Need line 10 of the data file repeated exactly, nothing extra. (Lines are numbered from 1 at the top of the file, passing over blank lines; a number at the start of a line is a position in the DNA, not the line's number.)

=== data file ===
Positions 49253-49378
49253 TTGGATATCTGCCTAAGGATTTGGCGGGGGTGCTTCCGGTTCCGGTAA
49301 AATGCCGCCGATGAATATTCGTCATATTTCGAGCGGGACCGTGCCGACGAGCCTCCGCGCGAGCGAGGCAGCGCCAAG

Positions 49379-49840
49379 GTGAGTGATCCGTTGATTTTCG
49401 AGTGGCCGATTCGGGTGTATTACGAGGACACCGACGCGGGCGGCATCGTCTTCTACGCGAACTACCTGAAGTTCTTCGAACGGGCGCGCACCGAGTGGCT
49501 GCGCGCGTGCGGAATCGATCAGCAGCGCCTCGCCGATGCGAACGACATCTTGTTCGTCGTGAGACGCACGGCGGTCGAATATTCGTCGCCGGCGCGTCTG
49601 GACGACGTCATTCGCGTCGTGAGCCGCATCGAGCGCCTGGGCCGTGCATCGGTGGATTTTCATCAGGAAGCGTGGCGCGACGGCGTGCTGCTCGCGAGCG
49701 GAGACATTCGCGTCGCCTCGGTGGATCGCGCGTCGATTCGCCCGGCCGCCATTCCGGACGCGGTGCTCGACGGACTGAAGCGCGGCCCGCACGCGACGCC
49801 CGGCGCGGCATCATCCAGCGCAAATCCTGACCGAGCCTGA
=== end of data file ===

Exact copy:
49801 CGGCGCGGCATCATCCAGCGCAAATCCTGACCGAGCCTGA